It’s the economists, stupid

February 3, 2009

I don’t claim to know much about economics. I actually know very little about the incredibly complicated world of the global market economy. However, many of the contributing factors of the current economic crisis are very simple: stupid practices
and stupid decisions. 

For example, take the subprime mortgage crisis. This is a perfect case where an outcome could have been seen by almost anyone who had taken a high school course in economics. According to The Telegraph, during the U.S. housing boom, lenders began giving “No Income No Assets loans,” or NINA loans, which is jargon for giving people enormously high loans without any proof they had the finances to afford them. No verification. No background checks. Someone could virtually walk in with a salary of $30,000, write a number far greater than that in the box marked current salary and walk away with a loan they would never be able to afford.

Lending money, often hundreds of thousands of dollars, to people who may not have the means to pay it back is obviously a bad banking practice. Why would lenders across the country engage in this practice? For one, money was to be made, lots of it. A single sales manager could make $70,000 to $100,000 a month, according to Glen Pizzolorusso in This American Life. Another reason to grab so many high risk loans was their quick passoff to Wall Street. 

Wall Street then divvied these risky loans into mortgage- backed securities. These securities were given credit ratings according to their risk. Many received AAA ratings-the highest. Why? The precarious mortgage securities were combined with several safe investments, and after redistributing many of the unsafe mortgages with safer ones, the overall result was an investment with a high rating but with many hazardous mortgages lurking underneath the surface.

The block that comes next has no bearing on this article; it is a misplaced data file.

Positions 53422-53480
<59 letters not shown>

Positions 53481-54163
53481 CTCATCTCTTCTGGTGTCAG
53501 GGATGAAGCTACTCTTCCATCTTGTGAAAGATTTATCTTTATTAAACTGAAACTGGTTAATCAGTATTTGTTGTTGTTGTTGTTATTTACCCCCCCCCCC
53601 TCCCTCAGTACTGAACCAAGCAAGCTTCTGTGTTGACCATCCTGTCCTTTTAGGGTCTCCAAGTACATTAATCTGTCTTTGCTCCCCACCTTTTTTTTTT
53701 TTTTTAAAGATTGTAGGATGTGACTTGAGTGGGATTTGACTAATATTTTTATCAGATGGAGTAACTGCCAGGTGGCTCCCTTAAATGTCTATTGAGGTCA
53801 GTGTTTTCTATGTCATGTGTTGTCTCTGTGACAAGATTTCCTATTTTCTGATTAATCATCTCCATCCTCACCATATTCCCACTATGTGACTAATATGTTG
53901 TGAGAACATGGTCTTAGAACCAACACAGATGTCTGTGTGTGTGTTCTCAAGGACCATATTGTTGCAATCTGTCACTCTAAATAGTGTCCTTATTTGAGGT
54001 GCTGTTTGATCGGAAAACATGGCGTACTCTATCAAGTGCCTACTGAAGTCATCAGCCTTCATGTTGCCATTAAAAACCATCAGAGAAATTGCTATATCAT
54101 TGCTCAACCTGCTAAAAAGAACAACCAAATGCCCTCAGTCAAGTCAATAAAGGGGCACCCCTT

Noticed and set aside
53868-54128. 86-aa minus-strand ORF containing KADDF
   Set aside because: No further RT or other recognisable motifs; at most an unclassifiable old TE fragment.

The latest blow to the U.S. economy is the federal bailout of Fannie Mae and Freddie Mac. Again, I do not claim to even begin to understand how these companies operate, so I will defer to John Snow, former Secretary of the Treasury. 

“This is potentially extraordinarily costly and was totally avoidable, and it is really regrettable that this, this is a huge failure of American public policy, and it didn’t have to happen,” he said.

Until Fannie Mae and Freddie Mac were bailed out several days ago, they were regular companies. Regular, except for the fact they received “congressional charters, exemptions from state and local taxes and access to Treasury credit lines,” according to The Slate. Simply put, these governmentsponsored enterprises have no incentive to avoid failure. The government bears the burden of all bad decisions, and Fannie and Freddie reap the benefits of all good decisions.

The $200 billion bailout of Fannie and Freddie is necessary. It makes taxpayers nervous, however, when the people in control of an enormous portion of the global money pool seem to throw caution to the wind.

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